by Simplice Essou, CPA | July 29, 2022
Starting a business can be an exciting endeavor. However, a lot of planning and preparation is needed before launching it. One of the issues the business owner needs to keep in mind is the tax implications of starting a business.
Most people considering starting a business often wonder what impact that would have on their personal taxes. The reality is that starting a small business could potentially lower your tax bill by thousands of dollars.
Tax Deductions for Starting a Business
Costs incurred to start your business are capital expenses. They are expenses that are incurred before the start date.
By starting a business one can claim deductions for expenses such as housing, depreciation on equipment and vehicle, utilities, and cost of goods sold (for manufacturing or retail businesses).
Startup expenses are a part of capital expenses; they’re the expenses the business has incurred before starting to sell to customers and clients.
Most capital expenses are not deductible, however, under current IRS rules, the business can elect to deduct up to a total of $5,000 in business startup expenses and business organizational expenses in the year the business starts operations. However, this applies only if startup expenses are $50,000 or less.
The $5,000 deduction is reduced by the amount of startup expenses or organizational expenses in excess of $50,000. Any startup or organizational costs in excess of the $5,000 can be amortized (deducted in equal installments) over 180 months.
There may be additional rules that affect your business, so be sure to consult with a professional tax advisor while you’re planning your business, particularly if you’ll be investing a significant amount of money. Tax laws are complicated, and some decisions are irreversible.
Ongoing Business Operational Tax Deductions Expenses:
Once the business is open there are additional deductions the business can deduct such as:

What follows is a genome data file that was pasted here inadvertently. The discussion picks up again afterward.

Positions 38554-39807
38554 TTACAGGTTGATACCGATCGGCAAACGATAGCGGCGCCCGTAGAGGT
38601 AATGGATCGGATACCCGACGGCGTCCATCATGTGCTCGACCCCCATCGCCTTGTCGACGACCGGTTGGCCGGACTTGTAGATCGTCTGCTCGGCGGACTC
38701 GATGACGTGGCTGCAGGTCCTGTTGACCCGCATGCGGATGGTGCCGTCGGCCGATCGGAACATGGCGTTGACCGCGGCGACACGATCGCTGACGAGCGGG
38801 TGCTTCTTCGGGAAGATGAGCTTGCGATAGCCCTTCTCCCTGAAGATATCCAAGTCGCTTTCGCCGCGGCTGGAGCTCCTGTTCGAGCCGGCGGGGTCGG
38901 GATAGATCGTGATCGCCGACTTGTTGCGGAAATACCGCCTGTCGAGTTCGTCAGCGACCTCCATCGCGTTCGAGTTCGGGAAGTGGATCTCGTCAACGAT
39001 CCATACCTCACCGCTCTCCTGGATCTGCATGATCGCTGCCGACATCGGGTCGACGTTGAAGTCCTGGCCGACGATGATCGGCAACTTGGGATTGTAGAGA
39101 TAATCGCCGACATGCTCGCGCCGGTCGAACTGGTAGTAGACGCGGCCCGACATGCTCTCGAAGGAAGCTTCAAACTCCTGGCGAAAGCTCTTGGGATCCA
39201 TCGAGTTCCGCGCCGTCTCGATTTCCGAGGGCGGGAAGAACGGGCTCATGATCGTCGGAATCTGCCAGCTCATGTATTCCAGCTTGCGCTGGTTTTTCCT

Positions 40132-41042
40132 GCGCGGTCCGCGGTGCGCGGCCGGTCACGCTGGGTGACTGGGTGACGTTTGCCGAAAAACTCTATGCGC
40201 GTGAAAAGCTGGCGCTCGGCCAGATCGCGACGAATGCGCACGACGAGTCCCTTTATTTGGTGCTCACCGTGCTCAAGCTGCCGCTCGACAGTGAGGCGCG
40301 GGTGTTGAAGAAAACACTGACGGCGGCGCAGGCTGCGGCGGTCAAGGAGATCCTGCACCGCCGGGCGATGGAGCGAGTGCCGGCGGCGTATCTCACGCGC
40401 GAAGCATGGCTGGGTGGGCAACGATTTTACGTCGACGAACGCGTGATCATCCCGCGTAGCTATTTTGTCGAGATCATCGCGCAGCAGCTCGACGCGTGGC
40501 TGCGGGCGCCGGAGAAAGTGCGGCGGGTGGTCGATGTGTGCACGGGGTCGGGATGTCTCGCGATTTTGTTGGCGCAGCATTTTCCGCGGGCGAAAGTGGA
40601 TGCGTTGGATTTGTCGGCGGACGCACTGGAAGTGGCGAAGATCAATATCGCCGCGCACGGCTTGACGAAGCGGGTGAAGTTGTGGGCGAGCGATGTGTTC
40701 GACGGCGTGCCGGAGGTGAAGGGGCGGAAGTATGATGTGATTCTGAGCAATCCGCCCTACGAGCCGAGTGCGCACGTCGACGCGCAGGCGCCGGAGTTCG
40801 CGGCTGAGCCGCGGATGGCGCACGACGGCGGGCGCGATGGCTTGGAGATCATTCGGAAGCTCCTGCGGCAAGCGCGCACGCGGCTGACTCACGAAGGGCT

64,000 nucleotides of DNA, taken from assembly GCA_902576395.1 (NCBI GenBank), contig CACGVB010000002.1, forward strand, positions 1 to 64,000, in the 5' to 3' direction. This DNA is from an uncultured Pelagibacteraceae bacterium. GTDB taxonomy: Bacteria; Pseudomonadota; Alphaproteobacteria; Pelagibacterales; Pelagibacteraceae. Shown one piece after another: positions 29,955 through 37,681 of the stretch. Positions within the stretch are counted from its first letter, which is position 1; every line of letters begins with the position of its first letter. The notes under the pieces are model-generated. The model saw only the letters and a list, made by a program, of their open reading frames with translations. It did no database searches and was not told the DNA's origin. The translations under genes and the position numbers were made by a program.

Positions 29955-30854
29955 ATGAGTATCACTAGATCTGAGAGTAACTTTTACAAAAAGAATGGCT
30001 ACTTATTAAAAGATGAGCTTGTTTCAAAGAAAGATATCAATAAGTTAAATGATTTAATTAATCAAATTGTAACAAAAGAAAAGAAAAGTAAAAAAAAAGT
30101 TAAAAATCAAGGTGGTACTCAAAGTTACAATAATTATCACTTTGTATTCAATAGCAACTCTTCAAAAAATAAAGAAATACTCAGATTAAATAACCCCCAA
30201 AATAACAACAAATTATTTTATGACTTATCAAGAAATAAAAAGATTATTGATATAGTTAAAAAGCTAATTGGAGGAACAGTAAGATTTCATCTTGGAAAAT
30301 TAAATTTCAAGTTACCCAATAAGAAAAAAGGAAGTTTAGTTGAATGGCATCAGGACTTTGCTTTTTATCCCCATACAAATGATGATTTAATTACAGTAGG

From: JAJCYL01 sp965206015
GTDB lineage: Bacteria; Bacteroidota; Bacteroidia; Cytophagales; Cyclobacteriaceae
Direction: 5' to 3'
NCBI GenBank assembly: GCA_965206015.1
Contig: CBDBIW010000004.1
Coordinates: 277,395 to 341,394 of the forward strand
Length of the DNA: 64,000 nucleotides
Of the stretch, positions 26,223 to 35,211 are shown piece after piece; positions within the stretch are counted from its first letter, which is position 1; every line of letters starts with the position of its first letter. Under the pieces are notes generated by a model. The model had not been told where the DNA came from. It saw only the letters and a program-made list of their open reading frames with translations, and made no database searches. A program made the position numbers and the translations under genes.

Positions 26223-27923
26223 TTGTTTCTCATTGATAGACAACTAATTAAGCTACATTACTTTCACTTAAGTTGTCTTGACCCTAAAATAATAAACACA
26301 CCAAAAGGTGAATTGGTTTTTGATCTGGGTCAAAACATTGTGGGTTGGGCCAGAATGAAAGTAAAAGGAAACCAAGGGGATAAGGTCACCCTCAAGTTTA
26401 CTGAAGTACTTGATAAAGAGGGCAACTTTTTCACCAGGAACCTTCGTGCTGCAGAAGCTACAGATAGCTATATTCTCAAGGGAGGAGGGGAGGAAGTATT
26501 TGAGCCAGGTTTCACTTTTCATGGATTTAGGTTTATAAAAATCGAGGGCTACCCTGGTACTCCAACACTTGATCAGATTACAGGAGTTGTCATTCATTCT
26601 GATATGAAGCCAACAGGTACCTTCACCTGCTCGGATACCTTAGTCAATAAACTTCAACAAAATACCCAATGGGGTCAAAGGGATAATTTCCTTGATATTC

- Car and truck expenses: The portion of car and truck expenses related to the business activities is deductible. For example, expenses for gas and car repairs are deductible.
- Home office expenses: If the business owner uses a dedicated space in his/her home to run the business, depending on the business entity type, a deduction can be taken for home office use expense.
- Travel expenses: When traveling for business, travel expenses are deductible.
- Meals and Entertainment: When entertaining clients to discuss business, the expenses incurred are deductible.
- Computer and Internet expenses: Computer and internet expenses needed to run the business are deductible expenses.
- Telephone expenses: Telephone expenses incurred to run the business are tax deductible.
- Computer software: Computer software expenses incurred to run the business are tax deductible.
- Office expenses and supplies: Office expenses incurred, as well as office supplies to run the business are tax deductible.
- Insurance premiums: Business insurance premiums are tax deductible.
Using tax preparation software can help you find the deductions you can claim.
These deductions reduce the net income which have a direct impact on the owner(s)’ taxable income. Let’s take the example of a LLC or S Corporation owner. Taking deductions for business expenses reduces the business’s taxable income. Since LLCs and S Corporations are pass through entities, this reduced taxable income or loss will have a direct impact on the owner(s) personal taxable income.
Starting a business can help with taxes. However, it’s dependent on many factors, such as: incorporating your business, making the right entity selection (S-Corp, C-Corp, Partnership, LLC), and hiring a good accountant. When in doubt, be sure to reach out to professionals to guide you through the process.